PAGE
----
There's nothing more frustrating than being unable to sleep at night.
No matter how comfortable your bed might be, when you're suffering from lower back pain, getting that all -important rest can be tricky!
Sleep is incredibly important for our health and well-being, and is particularly vital when you're trying to heal a back injury. If you're looking to reduce pain, boost comfort, and wake up every morning feeling refreshed, then we've got all the tips you need to have the best night's rest possible.
This little guide will help you to find the best sleeping positions and styles for you, so that poor sleep will be a thing of the past!
How to Sleep with Lower Back Pain
What causes lower back pain?
Lower back pain is surprisingly common, and it can affect anyone regardless of their age, gender, or activity levels.
The lower area of your back is generally known as the lumbar spine - and it actually carries the majority of your body's weight. It's involved in almost everything you do throughout the day, including lying down to rest.
The entire spinal cord works as a protective channel for the delicate nerves that connect your brain to other parts of your body. Due to the fact you lumbar spine does more work each day, the vertebrae in that area are far more likely to shift and irritate the nerves they protect. For this reason, it's really important to stay mindful of your lower back as you move, so that you don't put any more pressure on an already hardworking area.
Not only this, but your spine also includes soft cartilage discs, that act like cushions between different sections of your spine. Sometimes, these discs can move and put unwanted pressure on the nerves that are nearby - this is known as a herniated disc, and it can also cause significant back pain.
Your spinal discs can also be affected by degenerative disc disease. This is where the cartilage wears away over time, so that your spine receives less support. This condition can cause long-lasting lower back and neck pain, due to the fact that these are the areas you tend to rely on the most.
Pain in your back can also be caused by other conditions such as sciatica or sprains - so it's always best to consult your Doctor for medical advice if you have any major or long-lasting concerns.
What can make lower back pain worse?
Lower back pain can be affected by a variety of factors, so it's important to take preventative measures so that your pain doesn't get worse over time.
Unfortunately, lack of sleep can greatly affect pain in the lumbar spine. You're more likely to experience pain more acutely when you've had poor sleep than when you're well-rested. Experiencing greater pain can make it harder to achieve a good night of rest, which will in turn exacerbate your discomfort. These two factors form a cycle that can be hard to break out of.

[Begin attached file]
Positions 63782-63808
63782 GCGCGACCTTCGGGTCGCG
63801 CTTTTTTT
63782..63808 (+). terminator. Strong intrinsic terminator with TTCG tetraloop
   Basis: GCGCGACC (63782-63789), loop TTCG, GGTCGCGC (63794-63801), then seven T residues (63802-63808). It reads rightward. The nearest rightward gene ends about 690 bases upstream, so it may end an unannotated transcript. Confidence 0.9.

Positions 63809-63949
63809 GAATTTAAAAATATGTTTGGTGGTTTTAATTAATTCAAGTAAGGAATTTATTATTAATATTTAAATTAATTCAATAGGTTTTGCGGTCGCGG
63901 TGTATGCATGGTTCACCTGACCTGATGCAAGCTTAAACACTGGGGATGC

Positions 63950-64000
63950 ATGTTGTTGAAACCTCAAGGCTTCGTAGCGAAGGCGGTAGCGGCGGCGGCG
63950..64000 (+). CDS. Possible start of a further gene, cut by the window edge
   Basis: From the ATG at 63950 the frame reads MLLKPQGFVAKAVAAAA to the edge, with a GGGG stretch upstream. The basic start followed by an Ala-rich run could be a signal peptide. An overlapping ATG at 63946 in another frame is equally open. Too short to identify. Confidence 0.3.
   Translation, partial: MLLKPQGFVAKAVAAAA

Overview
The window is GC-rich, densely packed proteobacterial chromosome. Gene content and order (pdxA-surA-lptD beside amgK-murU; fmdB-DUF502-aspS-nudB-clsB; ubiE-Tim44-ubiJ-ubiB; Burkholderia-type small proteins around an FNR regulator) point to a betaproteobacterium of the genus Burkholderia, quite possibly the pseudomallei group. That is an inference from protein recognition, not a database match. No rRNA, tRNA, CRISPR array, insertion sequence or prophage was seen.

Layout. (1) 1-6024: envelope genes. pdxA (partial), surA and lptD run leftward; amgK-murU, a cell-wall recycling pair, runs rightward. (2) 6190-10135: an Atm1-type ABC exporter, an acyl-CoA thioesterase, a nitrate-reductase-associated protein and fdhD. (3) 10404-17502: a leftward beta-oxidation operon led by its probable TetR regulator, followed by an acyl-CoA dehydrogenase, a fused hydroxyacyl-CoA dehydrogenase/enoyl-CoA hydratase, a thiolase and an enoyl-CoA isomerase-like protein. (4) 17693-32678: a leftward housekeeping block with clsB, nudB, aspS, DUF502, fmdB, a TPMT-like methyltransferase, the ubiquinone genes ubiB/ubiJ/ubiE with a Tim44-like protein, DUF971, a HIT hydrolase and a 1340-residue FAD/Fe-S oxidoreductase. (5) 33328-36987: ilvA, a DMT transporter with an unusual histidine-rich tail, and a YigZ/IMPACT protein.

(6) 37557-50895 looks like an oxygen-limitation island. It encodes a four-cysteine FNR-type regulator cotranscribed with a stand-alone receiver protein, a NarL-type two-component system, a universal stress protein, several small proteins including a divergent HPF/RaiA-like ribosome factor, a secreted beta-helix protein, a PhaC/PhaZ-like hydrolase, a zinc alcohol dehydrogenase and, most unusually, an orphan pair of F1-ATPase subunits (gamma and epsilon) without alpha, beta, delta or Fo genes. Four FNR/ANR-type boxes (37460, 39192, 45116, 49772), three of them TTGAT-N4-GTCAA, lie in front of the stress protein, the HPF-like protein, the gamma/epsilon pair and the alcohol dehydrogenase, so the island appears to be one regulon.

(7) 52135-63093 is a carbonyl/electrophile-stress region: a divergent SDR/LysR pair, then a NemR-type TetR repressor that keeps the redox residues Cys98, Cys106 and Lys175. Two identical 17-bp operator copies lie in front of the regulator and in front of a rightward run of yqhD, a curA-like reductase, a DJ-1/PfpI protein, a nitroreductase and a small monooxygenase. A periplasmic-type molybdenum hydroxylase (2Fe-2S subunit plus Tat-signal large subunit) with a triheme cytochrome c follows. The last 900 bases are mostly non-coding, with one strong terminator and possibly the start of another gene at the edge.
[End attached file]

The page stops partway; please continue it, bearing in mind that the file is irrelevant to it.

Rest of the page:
To help support and protect your lower back, it's vital that you try to maintain good posture throughout the day. People with poor posture can inadvertently irritate the nerves in their back, by holding their spine in an unnatural way. Don't hunch your shoulders or strain your neck, but try to 'stack' your shoulders over your hips, to maintain the natural curve of your spine.
You should also be mindful of the way you move - especially when you're carrying something. Twisting too sharply when getting out of bed, or using the wrong position to lift a heavy object can strain your spine or encourage a herniated disc.
It may seem simple, but taking the time to move carefully, and avoiding movements that are likely to cause strain can greatly reduce lower back pain. Being mindful of your lower back and making sure your spine has the right support is a sure way to help you sleep better.
How can I relieve my back pain fast?
If you're looking to alleviate back pain quickly, here are a few things that will provide fast pain relief:
- Using a Warm or Cool Compress: Using something hot or cold on a problem area is an excellent way to achieve relief from any discomfort. It will help to quickly soothe any strain, and can easily be done at home or work with a heat pad or hot water bottle.
- Gentle Activity: It may seem like the best approach, but reducing movement in your back will actually make any pain worse. Instead, try to keep moving to prevent causing pressure on the spine, and to encourage your body to heal. Light forms of exercise, such as a short walk, will have the best results!